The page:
MIKE: It's not quite quite Hamvention after dark but the VOA Museum is still offering some incredible nightlife for amateurs visiting Ohio starting May 19th. Although the Bethany Relay Station stopped operating in 1994 and its towers have long since come down, its doors will be open to amateurs who'll want to experience its rich history in global radio. The museum's executive director, Jack Dominic, said there's plenty to see - and do.

JACK: If you think about it, it is kind of a must-see for someone who hasn’t been here before. If you are interested in ham radio, you are interested in shortwave and this facility is arguiably the most significant shortwave presence in the whole United States. At one time, six of the world's highest-power shortwave transmitters were located here.

MIKE: Take a tour and see one of the transmitters, a 1960 vintage Collins rig, visit the control room and see the antenna-switching matrix that once allowed transmissions to be aimed directly at Europe, North Africa and South America. The museum also contains equipment from Robert L. Drake's personal amateur radio collection. Museum board member Gary West K8DEV says yes, bring your license and you can even get on the air!

GARY: We have a club station here, the West Chester Amateur Radio Association. We are here in West Chester Township and WC8VOA is our call sign. We have got six operating stations and we do encourage people to get on the air when they are here. If they are interested, just let us know.

MIKE: The open house promises to be a celebration of wireless. Admission is $5 and the doors are open on May 19th and May 20th until 9 p.m. For Amateur Radio Newsline, I'm Mike Askins KE5CXP.



NEIL/ANCHOR: We bring you another installment in our occasional series, Nets of Note. This one has real historical significance - and it's high-flying too. Here's Amateur Radio Newsline's Paul Braun WD9GCO.

PAUL'S REPORT: This week's "Net of Note" is a very special one with a lot of American history tied in. I spoke with group member Jon Stromsland, WA6LJS, about what makes their net special:

JON: It's called the Air Force Flyers Club Net and it's a historic and patriotic group of airmen from all wars and all branches of the military - Air Force, Navy, Coast Guard - who served as pilots, air crew, ground crew, missle crew and we've even got air traffic controllers in the net.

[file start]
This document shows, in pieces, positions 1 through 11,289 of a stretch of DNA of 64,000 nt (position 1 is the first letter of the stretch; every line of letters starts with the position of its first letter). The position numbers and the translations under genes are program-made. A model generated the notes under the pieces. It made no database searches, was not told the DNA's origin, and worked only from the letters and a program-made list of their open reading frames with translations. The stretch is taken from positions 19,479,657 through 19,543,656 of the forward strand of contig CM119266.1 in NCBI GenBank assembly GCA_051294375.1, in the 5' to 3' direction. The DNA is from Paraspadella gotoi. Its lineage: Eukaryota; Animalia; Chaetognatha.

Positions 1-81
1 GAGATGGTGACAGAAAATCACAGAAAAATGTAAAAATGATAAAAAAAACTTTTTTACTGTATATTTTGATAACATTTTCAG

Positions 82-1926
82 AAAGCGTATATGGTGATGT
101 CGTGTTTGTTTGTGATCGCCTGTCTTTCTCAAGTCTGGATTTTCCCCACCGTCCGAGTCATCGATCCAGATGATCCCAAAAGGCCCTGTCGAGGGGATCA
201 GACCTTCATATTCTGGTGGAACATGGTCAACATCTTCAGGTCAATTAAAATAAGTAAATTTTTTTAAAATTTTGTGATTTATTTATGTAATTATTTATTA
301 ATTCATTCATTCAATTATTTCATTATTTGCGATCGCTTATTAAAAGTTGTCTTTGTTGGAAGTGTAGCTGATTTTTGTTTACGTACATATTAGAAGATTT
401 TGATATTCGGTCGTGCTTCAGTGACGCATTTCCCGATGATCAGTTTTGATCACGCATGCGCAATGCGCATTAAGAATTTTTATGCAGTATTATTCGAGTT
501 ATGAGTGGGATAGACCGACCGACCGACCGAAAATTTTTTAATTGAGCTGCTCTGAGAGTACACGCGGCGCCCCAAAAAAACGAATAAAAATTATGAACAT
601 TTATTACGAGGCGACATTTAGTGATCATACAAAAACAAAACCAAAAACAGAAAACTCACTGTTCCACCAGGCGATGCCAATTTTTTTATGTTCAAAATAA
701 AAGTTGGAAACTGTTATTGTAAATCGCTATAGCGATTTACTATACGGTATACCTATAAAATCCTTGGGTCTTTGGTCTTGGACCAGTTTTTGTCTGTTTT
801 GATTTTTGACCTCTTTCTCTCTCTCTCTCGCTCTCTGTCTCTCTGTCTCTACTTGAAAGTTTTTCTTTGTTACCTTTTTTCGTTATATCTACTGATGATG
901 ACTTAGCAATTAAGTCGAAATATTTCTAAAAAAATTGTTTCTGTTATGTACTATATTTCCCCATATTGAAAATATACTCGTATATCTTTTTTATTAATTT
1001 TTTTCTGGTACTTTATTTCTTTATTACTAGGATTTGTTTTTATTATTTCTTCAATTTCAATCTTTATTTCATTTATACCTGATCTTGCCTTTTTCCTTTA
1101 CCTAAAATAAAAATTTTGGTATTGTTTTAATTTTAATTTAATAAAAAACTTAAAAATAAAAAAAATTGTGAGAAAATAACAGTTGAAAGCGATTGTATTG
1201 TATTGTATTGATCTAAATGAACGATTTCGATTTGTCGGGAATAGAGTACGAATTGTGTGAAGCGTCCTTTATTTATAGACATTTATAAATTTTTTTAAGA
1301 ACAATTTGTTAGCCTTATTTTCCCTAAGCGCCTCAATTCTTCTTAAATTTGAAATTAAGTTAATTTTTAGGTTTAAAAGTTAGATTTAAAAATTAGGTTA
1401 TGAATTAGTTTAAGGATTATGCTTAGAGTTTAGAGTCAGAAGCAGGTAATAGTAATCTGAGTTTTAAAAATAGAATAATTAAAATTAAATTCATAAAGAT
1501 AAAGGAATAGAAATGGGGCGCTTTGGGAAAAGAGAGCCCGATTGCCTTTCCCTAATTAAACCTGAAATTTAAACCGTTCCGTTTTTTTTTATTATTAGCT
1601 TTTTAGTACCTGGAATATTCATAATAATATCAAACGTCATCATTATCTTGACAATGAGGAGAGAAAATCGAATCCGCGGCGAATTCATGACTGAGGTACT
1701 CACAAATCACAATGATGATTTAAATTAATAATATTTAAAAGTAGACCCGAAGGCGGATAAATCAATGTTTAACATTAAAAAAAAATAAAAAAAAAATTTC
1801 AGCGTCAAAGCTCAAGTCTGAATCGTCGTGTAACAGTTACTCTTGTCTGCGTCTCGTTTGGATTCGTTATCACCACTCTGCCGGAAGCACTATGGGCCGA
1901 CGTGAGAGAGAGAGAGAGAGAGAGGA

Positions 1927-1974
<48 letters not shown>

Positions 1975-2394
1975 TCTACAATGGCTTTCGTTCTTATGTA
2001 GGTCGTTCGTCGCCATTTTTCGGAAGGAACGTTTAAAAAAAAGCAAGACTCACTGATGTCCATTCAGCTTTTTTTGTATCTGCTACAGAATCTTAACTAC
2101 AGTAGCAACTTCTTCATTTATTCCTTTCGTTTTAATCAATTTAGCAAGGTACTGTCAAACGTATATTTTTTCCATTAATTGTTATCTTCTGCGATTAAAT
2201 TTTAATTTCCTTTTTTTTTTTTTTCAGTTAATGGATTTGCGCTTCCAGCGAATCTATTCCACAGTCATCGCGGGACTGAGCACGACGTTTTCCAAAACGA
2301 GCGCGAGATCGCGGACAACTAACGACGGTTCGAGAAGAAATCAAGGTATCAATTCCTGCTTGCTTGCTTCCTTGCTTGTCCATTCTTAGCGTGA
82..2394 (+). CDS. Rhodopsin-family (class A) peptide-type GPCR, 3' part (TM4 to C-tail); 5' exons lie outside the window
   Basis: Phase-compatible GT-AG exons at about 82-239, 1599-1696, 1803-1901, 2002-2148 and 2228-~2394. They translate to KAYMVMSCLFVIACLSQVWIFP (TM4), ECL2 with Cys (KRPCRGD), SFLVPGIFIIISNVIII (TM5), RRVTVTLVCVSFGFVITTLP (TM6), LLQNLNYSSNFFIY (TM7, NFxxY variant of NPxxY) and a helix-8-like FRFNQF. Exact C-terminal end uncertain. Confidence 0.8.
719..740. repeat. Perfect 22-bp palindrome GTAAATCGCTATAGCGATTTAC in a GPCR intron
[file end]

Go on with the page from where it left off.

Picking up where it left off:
The net was started in 1989 by WA7IFX who's since become a silent key. Some of the original members are silent keys now, but the ones that started it were basically World War II pilots. The first member, Van Nordstrom was a B-17 gunner.

We have the distinction of having the youngest fighter ace in history there - we had November Three Golf Tango Tango, Dale Karger was his name - and he was 19 years old when he flew P-51's and he had eleven kills.

PAUL: This "net of note" has definitely had some "members of note," many of which were notable outside of the ham radio world:

JON: We also have some historic people that were in the net. People have heard of General Curtis LeMay - he was called the Father of Strategic Air Command, and in 1961 General LeMay was the Chief of Staff of the United States Air Force. He was also a ham radio operator and in 1957 he established single-sideband as the standard for high-frequency communications for SAC bombers.

PAUL: They have even had one former U.S. Senator:

JON: Barry Goldwater, who IÕm sure everybodyÕs heard of, he used to check into the net way back when and he did phone patches for the troops back in the early 60Õs

PAUL: Membership has fallen off in recent years, according to Stromsland, but still remains very active:

JON: At one point, we had over 500 members and a lot of the old-time members of course, have become silent keys, but currently we have about 69 active members.

PAUL: I asked Stromsland where you can find the net:

JON: The net meets on 20 meters every day, seven days a week, on 14.290 at 1530 Zulu. And then on Tuesdays only, we have a 40 meter net that comes on right after the 20 meter net closes on 7.181 in the morning and on Tuesday in the evening at 7pm Pacific time we meet on 7.278.

PAUL: While you have to be either active military or a veteran in order to join the net, anyone is welcome to check into the net and join in the discussion. And, as always, we here at Amateur Radio Newsline thank all our military, past and present, for your service.